nLab Laplace operator



Riemannian geometry

Differential geometry

synthetic differential geometry


from point-set topology to differentiable manifolds

geometry of physics: coordinate systems, smooth spaces, manifolds, smooth homotopy types, supergeometry



smooth space


The magic algebraic facts




infinitesimal cohesion

tangent cohesion

differential cohesion

graded differential cohesion

singular cohesion

id id fermionic bosonic bosonic Rh rheonomic reduced infinitesimal infinitesimal & étale cohesive ʃ discrete discrete continuous * \array{ && id &\dashv& id \\ && \vee && \vee \\ &\stackrel{fermionic}{}& \rightrightarrows &\dashv& \rightsquigarrow & \stackrel{bosonic}{} \\ && \bot && \bot \\ &\stackrel{bosonic}{} & \rightsquigarrow &\dashv& \mathrm{R}\!\!\mathrm{h} & \stackrel{rheonomic}{} \\ && \vee && \vee \\ &\stackrel{reduced}{} & \Re &\dashv& \Im & \stackrel{infinitesimal}{} \\ && \bot && \bot \\ &\stackrel{infinitesimal}{}& \Im &\dashv& \& & \stackrel{\text{étale}}{} \\ && \vee && \vee \\ &\stackrel{cohesive}{}& \esh &\dashv& \flat & \stackrel{discrete}{} \\ && \bot && \bot \\ &\stackrel{discrete}{}& \flat &\dashv& \sharp & \stackrel{continuous}{} \\ && \vee && \vee \\ && \emptyset &\dashv& \ast }


Lie theory, ∞-Lie theory

differential equations, variational calculus

Chern-Weil theory, ∞-Chern-Weil theory

Cartan geometry (super, higher)






(Laplace-Beltrami operator)

Given a Riemannian manifold (X,g)(X,g), the Laplace-Beltrami operator Δ\Delta is the differential operator on the space of smooth functions fC (X)=Ω 0(X)f \in C^\infty(X) = \Omega^0(X) given by the formula

(1)Δfddf, \Delta f \;\coloneqq\; \star d \star d f \,,


The same formula makes sense more generally for pseudo-Riemannian manifolds. Even so, in the pseudo-Riemannian case one tends to speak of the wave operator instead of the Laplace operator, and to use the symbol \Box instead of Δ\Delta (at least for flat pseudo-Riemannian manifolds: Minkowski spacetime).


(coordinate-expression of Laplace operator)

If UXU \subset X is a chart of XX with coordinate functions {x i:U}\{x^i \colon U \to \mathbb{R}\}, then the Laplace operator (1) is equivalently given by the following component-expression:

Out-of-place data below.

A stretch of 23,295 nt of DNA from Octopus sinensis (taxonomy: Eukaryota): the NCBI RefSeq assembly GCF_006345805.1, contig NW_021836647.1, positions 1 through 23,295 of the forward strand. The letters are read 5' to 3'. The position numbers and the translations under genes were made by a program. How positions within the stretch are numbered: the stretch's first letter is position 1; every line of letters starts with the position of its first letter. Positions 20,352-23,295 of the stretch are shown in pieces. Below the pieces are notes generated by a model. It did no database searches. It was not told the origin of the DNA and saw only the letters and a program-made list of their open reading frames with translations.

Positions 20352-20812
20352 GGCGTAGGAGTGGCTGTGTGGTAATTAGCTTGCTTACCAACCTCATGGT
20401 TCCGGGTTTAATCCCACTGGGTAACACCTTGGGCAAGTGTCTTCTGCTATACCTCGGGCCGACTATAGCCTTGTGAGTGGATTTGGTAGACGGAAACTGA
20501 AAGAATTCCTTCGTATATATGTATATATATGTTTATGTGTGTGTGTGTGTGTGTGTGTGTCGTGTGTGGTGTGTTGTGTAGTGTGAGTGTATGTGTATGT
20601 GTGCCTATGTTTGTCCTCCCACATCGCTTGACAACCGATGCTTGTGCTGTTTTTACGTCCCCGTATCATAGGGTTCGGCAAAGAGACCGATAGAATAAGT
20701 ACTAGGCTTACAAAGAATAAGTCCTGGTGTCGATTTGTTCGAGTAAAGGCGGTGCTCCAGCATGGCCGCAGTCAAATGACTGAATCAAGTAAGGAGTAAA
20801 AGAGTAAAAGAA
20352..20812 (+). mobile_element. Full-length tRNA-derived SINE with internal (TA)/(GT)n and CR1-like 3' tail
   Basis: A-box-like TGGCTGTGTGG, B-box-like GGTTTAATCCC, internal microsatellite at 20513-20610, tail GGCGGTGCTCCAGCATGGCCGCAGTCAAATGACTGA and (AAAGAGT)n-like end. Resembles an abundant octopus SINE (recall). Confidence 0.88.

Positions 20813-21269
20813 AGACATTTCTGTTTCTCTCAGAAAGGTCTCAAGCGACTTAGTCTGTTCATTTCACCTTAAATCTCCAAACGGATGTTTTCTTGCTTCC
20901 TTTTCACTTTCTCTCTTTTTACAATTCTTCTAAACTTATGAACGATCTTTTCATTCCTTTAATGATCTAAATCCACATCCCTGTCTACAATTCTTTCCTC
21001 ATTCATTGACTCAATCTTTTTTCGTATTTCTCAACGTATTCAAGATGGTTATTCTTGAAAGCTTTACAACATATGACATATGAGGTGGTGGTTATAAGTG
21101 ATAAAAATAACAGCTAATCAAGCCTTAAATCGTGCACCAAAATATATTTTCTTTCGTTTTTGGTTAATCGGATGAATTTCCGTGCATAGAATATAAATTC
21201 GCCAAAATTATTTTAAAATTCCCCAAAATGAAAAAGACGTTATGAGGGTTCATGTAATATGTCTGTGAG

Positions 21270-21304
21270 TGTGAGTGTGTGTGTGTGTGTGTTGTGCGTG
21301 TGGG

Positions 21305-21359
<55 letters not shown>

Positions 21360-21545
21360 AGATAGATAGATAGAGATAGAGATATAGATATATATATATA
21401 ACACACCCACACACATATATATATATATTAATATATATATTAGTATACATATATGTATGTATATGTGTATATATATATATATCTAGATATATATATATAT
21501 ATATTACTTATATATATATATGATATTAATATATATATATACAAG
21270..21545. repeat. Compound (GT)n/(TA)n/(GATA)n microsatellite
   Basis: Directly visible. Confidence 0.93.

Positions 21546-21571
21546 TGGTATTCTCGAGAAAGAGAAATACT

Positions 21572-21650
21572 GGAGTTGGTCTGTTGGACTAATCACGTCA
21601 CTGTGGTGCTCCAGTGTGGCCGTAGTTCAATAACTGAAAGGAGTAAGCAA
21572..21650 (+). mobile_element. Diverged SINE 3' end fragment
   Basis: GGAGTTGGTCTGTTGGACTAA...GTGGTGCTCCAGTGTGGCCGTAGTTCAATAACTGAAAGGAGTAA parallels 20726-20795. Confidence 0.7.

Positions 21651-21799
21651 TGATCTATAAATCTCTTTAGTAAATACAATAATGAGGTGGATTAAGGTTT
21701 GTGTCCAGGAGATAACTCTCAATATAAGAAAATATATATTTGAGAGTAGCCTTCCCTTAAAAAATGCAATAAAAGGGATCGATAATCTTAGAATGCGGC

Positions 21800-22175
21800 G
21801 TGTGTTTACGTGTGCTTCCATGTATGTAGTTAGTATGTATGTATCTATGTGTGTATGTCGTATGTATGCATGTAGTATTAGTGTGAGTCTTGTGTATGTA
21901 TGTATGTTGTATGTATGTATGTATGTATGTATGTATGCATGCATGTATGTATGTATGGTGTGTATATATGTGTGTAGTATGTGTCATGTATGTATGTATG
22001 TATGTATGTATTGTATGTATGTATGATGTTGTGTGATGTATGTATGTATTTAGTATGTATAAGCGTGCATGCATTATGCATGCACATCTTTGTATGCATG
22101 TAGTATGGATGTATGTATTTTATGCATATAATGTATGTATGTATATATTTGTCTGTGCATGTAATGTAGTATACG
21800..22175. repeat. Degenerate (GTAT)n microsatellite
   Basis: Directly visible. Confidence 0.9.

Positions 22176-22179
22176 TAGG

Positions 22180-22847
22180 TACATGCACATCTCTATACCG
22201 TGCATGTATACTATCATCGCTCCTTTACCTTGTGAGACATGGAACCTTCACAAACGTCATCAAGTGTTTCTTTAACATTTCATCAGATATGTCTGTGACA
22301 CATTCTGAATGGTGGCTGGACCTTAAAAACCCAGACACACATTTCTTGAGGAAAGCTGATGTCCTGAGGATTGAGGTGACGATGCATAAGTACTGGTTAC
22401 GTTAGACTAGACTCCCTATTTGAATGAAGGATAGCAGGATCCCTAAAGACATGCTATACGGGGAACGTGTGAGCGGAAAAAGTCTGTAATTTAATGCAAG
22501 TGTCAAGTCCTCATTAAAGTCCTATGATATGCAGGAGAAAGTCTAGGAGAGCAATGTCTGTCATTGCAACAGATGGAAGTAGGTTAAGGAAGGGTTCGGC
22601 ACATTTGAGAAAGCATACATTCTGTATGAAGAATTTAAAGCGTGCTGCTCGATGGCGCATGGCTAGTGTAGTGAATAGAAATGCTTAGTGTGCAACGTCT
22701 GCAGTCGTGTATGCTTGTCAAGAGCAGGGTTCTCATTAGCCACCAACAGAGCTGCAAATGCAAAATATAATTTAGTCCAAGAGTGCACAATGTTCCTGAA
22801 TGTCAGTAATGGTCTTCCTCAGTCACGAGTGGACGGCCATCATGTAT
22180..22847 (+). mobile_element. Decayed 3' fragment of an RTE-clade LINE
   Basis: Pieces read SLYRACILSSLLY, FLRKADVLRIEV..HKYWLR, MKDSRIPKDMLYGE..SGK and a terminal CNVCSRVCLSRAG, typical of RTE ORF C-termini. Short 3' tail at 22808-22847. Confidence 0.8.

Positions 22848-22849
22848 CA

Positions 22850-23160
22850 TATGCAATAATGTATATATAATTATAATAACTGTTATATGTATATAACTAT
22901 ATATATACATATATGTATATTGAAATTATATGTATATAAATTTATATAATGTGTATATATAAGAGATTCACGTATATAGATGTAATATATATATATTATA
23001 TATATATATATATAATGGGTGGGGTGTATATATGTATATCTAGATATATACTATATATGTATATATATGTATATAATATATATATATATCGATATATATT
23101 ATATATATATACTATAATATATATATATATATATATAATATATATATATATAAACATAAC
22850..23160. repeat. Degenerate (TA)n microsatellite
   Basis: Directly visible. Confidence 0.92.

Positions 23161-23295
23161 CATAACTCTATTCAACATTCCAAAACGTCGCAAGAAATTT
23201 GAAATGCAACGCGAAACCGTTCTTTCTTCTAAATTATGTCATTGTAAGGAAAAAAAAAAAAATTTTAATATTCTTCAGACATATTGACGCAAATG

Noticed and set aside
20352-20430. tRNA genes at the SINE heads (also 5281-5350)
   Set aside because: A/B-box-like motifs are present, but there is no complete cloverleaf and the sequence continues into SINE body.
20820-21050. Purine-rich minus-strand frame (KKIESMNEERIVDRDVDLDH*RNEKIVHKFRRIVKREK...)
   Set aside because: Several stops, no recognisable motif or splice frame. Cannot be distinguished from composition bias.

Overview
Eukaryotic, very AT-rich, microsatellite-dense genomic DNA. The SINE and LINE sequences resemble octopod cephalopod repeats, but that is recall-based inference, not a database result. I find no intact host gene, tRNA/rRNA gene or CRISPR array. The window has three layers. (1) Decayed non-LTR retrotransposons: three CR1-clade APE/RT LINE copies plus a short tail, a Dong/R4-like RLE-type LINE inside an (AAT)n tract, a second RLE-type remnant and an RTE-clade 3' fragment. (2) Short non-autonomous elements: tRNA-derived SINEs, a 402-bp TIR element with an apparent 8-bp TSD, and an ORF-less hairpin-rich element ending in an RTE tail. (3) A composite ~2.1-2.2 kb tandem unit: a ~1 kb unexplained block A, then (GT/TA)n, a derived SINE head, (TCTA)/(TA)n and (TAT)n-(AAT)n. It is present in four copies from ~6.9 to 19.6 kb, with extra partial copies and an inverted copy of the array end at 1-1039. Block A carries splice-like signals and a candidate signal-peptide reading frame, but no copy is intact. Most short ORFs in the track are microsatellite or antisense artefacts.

Δf |U=sgn(g)|det((g ij))| i(|det((g ij))|g ij jf), \Delta f_{\vert U} \;=\; \frac{ sgn(g) }{ \sqrt{ \left\vert det\big( (g_{i j}) \big) \right\vert } } \partial_i \left( \sqrt{ \left\vert det\big( (g_{i j}) \big) \right\vert } g^{i j} \partial_j f \right) \,,




  1. the component formula for the de Rham differential d=dx i id = d x^i \partial_i,

  2. the component formula for the Hodge star operator (see there)

we compute as follows:

ddf =d( jf)dx j =d(1(D1)!|det((g ij))|g ij( jf)ϵ ik 2k Ddx k 2dx k D) = k 1(1(D1)!|det((g ij))|g ij( jf)ϵ ik 2k Ddx k 1dx k 2dx k D) =|det((g ij))|1D!(D1)!ϵ l 1l 2l Dg l 1k 1g l 2k 2g l Dk Dϵ ik 2k D=det((g ij) 1)δ i k 1 k 1(|det((g ij))|g ij( jf)) =1|det((g ij))|δ i k 1 k 1(|det((g ij))|g ij( jf)) =sgn(g)|det((g ij))| i(|det((g ij))|g ij( jf)) \begin{aligned} \star d \star d f & = \star d \star (\partial_j f) d x^j \\ & = \star d \left( \tfrac{1}{ \color{green} (D-1)! } \sqrt{ \left\vert det\big( (g_{i j}) \big) \right\vert } \, g^{ i j} (\partial_j f) \, \epsilon_{ i {\color{green} k_2 \cdots k_{D} } } d x^{ \color{green} k_2 } \wedge \cdots \wedge d x^{ \color{green} k_{D} } \right) \\ & = \star \partial_{ \color{magenta} k_1} \left( \tfrac{1}{ \color{green} (D-1)! } \sqrt{ \left\vert det\big( (g_{i j}) \big) \right\vert } \, g^{i j} (\partial_j f) \, \epsilon_{ i {\color{green} k_2 \cdots k_{D} } } d x^{ \color{magenta} k_1 } \wedge d x^{ \color{green} k_2 } \wedge \cdots \wedge d x^{ \color{green} k_{D} } \right) \\ & = \sqrt{ \left\vert det\big( (g_{i j}) \big) \right\vert } \underset{ = \det\big( (g_{i j})^{-1} \big) \delta^{ \color{magenta} k_1 }_i }{ \underbrace{ \tfrac{1}{ { \color{orange} D! } { \color{green} (D-1)! } } \epsilon_{ \color{orange} l_1 l_2 \cdots l_D } g^{ { \color{orange} l_1 } { \color{magenta} k_1 } } g^{ { \color{orange} l_2 } { \color{green} k_2 } } \cdots g^{ { \color{orange} l_D} { \color{green} k_D } } \epsilon_{ i {\color{green} k_2 \cdots k_{D} } } } } \, \partial_{ \color{magenta} k_1 } \left( \sqrt{ \left\vert det\big( (g_{i j}) \big) \right\vert } g^{i j} (\partial_j f) \right) \\ & = \frac{1}{ \sqrt{ \left\vert det\big( (g_{i j}) \big) \right\vert } } \delta^{ \color{magenta} k_1 }_i \partial_{ \color{magenta} k_1 } \left( \sqrt{ \left\vert det\big( (g_{i j}) \big) \right\vert } g^{i j} (\partial_j f) \right) \\ & = \frac{ sgn(g) }{ \sqrt{ \left\vert det\big( (g_{i j}) \big) \right\vert } } \partial_{i} \left( \sqrt{ \left\vert det\big( (g_{i j}) \big) \right\vert } g^{i j} (\partial_j f) \right) \end{aligned}


Functional determinant and Analytic torsion

The functional determinant of Laplace operator on a given space of differential p-forms appears as factor of the analytic torsion of the given Riemannian manifold.


Textbook accounts:

See also:

Last revised on May 6, 2020 at 11:33:35. See the history of this page for a list of all contributions to it.